A summer-collegiate West Coast League team could set up shop in uncompleted Harry & David Field if Medford (Ore.) city officials agree to a lease.
Reps from the league, the potential ownership group (Consolidated Sports Holdings International, led by Gary Gelinas, an experienced minor-league-hockey operator) and the Medford Youth Baseball Society announced the plan yesterday. Harry & David Field was constructed after Miles Field, the former home to minor-league baseball in the city, was torn down, but it was never completed and has been used for youth baseball and another summer-collegiate team, the Southern Oregon RiverDawgs of the Far West League.
To get the process started, CSHI pledged $250,000 toward ballpark improvements, matching the amount the youth baseball society is attempting to raise toward the installation of additional seats and the replacement of temporary bleachers:
The seating plan involves carrying the same chair-back seating already on hand to the edges of the dugouts along the first base and third base lines. Chair-back seating will then be added to replace the temporary bleachers beyond that initial first five or so rows. A grassy berm will be placed beyond the bleachers on the first base side, while a public-viewing area or party deck will be built between the third base dugout and the current ramp that leads to the playing field.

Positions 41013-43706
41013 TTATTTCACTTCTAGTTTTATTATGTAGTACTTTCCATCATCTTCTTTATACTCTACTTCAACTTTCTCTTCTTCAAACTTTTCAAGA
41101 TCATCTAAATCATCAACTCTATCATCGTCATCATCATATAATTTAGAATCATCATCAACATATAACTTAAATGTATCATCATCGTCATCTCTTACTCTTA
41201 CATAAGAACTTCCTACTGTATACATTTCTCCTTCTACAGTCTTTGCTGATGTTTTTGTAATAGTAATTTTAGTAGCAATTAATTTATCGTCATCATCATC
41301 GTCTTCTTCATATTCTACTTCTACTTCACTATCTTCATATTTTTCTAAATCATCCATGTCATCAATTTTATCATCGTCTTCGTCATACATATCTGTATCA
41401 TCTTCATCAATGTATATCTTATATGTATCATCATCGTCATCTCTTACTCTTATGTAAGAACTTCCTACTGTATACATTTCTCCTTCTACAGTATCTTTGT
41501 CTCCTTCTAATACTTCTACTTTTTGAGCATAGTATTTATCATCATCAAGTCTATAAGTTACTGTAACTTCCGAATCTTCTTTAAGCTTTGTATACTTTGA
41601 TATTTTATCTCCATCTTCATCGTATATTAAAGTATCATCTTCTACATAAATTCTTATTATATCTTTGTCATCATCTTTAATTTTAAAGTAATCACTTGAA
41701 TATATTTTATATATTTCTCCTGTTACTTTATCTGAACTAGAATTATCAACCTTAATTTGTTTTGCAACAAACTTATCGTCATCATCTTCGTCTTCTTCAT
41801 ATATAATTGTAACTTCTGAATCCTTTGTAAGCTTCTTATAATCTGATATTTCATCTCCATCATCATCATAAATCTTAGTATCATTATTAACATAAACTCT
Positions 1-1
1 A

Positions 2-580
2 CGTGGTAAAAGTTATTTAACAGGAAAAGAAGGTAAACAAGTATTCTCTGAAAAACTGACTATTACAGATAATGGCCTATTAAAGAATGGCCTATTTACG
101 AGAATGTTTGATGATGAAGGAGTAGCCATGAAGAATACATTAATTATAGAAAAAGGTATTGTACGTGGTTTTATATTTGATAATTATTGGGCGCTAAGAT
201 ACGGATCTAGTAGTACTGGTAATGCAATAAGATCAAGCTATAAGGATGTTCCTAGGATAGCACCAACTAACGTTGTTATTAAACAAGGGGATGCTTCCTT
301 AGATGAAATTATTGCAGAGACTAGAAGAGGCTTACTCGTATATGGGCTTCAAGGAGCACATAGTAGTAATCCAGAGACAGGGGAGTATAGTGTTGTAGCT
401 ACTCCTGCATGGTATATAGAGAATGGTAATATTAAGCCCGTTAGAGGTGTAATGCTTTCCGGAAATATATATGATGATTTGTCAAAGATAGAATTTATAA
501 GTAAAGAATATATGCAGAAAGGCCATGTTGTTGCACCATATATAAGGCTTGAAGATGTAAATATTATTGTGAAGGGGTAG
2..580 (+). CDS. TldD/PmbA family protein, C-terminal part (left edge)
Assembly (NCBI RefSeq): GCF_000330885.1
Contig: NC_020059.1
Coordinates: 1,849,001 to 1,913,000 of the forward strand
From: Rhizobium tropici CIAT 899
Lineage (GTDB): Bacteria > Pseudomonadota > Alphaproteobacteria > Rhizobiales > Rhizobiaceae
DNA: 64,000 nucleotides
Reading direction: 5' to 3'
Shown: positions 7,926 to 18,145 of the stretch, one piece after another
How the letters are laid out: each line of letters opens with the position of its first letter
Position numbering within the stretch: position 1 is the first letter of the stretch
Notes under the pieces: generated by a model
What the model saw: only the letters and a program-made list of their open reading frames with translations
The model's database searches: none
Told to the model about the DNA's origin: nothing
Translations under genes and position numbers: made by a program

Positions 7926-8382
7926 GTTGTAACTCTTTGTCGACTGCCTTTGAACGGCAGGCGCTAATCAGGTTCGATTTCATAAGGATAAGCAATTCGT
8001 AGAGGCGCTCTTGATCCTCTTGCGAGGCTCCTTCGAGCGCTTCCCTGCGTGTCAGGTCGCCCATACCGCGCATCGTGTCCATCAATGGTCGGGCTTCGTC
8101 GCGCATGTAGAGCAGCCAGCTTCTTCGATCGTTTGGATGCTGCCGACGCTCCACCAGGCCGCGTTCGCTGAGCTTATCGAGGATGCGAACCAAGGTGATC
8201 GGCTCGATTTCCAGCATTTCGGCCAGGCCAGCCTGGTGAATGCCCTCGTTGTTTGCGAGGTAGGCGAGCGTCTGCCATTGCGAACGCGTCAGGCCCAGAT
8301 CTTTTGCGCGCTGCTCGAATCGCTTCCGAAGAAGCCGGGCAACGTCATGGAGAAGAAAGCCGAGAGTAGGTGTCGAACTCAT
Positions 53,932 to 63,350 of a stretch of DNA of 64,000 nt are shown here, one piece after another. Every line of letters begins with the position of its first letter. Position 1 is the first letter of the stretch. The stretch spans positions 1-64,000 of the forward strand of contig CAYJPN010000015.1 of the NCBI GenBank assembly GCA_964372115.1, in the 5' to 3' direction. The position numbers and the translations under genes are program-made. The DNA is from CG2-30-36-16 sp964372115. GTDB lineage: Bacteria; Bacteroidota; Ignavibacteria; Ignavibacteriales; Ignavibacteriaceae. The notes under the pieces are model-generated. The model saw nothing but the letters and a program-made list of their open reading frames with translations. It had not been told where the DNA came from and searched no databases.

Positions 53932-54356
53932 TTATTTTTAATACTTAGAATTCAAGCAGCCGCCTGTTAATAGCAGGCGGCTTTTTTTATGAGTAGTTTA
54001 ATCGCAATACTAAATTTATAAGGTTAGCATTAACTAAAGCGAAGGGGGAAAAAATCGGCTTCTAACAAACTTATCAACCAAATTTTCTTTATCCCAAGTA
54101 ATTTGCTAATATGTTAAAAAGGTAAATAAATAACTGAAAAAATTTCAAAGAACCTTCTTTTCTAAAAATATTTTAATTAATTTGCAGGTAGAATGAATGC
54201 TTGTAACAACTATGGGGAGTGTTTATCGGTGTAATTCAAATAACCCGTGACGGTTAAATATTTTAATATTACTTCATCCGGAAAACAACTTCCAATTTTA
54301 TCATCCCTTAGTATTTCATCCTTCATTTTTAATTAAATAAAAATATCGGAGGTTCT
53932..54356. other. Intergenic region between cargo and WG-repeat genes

The awarding of the franchise is conditional: the city and CSHI must agree to a lease, and the local fundraising must match the $250,000 already on the table.
The West Coast League has aggressively expanded in recent years, adding cities like Walla Walla and Victoria, B.C., to the mix. There’s been some speculation that the league could also be adding Yakima to the mix next season. We’re told Yakima is highly unlikely to enter the league in 2013, once the Yakima Bears (short season A; Northwest League) depart Yakima County Stadium for Hillsboro. (Let’s put it this way: Yakima is too large a market for affiliated ball to walk away from, and county commissioners opposing any renovations to the ballpark for the Bears may reconsider if it means landing another pro team.) With the Boise Hawks and one other team potentially seeking a new home, it’s most likely the Yakima ballpark will sit empty a summer as any changes in the Northwest League settle down, we’re told, but things could change if Yakima County Commissioners decide to pass completely on pro ball. More likely: the West Coast League expands southward to northern California’s Chico, where Nettleton Stadium sits empty during the summer after serving as an indy-ball home, or Redding.
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